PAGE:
Polyvinyl chloride or PVC Properties

Steel-mold-in-an-injection-molding-machine
Source: Deposit Photos

Polyvinyl chloride is a durable and favorable material for manufacturing because of its high melting point. The melting point of PVC falls in the range of 212°F to 500°F as the type may vary depending on the infusion of other materials. The properties of PVC do not undergo any change or degradation when the material is heated and reheated for molding repeatedly in case of change in mould design. The many additives that can be added to polyvinyl chloride include fillers, stabilizers, lubricants, plasticizers, pigments, processing aids, and impact modifiers. The polymers can be joined together either through rubber or through solvent cement. 

The tensile strength of polyvinyl chloride is 6,500 psi which lends the polymer its durability. One of the advantages of using PVC for injection molding is that this material has very low shrinkage. The shrinkage while molding amounts to 0.002 – 0.006 mm/mm, which is just 0.2 – 0.6%. The drying temperature of the mold once made ranges between 75-90°F. The packing pressure of mold can be up to 100MPa.

Polyvinyl chloride or PVC Processing Temperature in Injection Molding

Chemical Formula

(C2H3Cl)n

Melting temperature

320-428°F

Mold temperature

68-158°F

Melt Temperature

212 – 500 °F (100 – 260°C)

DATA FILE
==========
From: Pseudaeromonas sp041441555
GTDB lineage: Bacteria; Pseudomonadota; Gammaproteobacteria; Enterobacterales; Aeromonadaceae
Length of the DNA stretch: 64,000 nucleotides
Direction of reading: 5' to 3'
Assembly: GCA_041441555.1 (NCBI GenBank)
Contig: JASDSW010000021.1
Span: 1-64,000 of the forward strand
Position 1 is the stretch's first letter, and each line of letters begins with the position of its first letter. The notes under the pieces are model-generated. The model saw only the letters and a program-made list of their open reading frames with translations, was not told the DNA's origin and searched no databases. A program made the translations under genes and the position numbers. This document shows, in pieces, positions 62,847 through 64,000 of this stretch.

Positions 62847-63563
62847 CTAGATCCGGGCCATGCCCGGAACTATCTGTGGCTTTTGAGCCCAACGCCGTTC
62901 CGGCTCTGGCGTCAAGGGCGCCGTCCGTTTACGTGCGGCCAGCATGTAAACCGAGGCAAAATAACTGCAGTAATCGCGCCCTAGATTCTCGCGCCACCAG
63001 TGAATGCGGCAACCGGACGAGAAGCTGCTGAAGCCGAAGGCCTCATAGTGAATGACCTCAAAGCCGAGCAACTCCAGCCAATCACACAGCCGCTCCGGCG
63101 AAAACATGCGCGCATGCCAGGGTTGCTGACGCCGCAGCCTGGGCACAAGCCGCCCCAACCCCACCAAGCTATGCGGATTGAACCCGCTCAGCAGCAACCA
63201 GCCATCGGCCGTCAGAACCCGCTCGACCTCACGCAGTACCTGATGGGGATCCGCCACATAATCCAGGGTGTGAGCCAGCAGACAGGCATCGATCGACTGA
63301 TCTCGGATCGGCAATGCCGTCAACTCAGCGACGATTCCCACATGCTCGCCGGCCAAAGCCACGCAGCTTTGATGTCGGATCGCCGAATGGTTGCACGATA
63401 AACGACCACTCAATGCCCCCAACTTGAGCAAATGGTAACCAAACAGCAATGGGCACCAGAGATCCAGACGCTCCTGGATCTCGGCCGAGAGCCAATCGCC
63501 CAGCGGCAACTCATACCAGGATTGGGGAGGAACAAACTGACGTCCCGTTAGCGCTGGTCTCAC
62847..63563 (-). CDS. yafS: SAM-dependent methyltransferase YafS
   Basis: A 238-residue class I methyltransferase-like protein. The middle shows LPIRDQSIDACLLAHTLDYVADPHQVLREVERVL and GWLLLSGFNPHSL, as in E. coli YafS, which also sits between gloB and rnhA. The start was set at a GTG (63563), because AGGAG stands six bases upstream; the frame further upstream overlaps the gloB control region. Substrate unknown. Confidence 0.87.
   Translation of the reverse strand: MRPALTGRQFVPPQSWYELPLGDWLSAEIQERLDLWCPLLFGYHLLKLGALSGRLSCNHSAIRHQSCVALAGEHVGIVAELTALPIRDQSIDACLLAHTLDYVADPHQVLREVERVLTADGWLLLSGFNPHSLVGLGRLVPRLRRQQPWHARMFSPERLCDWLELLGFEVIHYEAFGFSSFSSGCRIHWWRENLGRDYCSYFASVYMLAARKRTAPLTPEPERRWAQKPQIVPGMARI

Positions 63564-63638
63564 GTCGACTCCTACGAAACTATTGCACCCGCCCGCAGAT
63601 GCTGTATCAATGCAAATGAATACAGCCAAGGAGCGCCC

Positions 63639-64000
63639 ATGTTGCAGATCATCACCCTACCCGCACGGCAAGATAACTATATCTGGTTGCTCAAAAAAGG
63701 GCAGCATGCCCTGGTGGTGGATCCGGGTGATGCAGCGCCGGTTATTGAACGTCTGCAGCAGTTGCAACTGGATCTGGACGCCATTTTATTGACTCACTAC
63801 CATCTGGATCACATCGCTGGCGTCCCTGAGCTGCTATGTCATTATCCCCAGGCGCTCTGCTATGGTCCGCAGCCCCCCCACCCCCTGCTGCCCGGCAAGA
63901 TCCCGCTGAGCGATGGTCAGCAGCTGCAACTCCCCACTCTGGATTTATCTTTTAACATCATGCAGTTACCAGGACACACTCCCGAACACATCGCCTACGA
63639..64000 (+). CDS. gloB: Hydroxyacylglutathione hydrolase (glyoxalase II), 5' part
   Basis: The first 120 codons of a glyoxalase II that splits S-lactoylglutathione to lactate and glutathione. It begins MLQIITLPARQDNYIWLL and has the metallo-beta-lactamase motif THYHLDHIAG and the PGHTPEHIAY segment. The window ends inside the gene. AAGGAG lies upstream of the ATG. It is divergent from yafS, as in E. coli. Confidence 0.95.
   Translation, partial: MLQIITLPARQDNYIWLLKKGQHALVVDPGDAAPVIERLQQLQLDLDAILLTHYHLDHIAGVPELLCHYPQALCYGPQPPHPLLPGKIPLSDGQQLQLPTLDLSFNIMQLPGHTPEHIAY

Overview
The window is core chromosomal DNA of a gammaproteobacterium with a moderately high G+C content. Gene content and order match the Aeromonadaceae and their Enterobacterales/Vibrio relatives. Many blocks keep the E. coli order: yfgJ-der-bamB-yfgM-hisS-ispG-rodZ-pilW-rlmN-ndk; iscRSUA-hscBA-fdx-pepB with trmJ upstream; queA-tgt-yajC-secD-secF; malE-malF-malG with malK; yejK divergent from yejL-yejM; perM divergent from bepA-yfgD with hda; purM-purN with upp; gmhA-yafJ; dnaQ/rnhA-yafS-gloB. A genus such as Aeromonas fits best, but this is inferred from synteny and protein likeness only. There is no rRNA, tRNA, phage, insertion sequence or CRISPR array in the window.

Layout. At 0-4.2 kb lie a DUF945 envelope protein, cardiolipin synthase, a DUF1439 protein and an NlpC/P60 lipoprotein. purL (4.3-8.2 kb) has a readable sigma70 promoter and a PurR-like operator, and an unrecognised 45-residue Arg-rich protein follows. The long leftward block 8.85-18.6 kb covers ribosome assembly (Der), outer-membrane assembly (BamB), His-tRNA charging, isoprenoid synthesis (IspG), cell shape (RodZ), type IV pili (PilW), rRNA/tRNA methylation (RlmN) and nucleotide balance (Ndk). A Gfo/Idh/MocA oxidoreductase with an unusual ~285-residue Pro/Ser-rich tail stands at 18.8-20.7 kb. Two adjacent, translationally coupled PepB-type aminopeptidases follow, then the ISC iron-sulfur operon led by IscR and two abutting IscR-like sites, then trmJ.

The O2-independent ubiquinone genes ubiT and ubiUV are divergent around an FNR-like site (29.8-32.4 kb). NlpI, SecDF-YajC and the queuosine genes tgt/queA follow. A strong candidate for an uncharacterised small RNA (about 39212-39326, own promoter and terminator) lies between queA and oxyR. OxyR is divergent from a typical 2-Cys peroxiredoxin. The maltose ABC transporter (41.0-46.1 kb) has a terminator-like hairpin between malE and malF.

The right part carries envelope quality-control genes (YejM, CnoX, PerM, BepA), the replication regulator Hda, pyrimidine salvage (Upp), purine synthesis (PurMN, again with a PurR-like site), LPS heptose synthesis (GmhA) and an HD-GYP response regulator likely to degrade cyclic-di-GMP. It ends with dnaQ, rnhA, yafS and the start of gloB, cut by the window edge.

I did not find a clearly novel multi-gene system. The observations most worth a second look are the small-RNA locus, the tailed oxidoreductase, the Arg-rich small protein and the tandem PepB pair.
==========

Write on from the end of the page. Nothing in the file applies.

Heat Deflection Temperature (HDT)

92 °C (198 °F)

Injection Molding Process with Polyvinyl Chloride (PVC)

Injection molding factory
Source: Deposit Photos

Polyvinyl chloride begins in a powder or pellet form, which needs to be melted for processing. The pellets are heated after putting them in a barrel. During this heating process, a plasticizer to help with fluidity, a lubricant for better removal of the mold, a stabilizer to help with thermal stability may be added to the mixture. Other additives include fillers and dyes. For an injection mold, the mold making process uses the liquified PVC through an injection. This custom mold has two sides. After the liquid has cooled, it is allowed to dry to set fully. The post-processing includes final touches that might need to be made.

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Conclusion

Polyvinyl chloride has a high tensile strength which is why it is chosen for its strength and durability in a variety of applications. Whether it is mold making, overmolding, or manufacturing other products, PVC is versatile because it can be heated and molded into any shape possible. The material can also be reheated and remolded over time over and over without any degradation to its chemical properties, which is why it is one of the most easily available recyclable plastics. Injection molding is a great use of polyvinyl chloride because it can be liquified and hence can be used in injection molding. Industrial applications are common uses of PVC because of its lasting properties.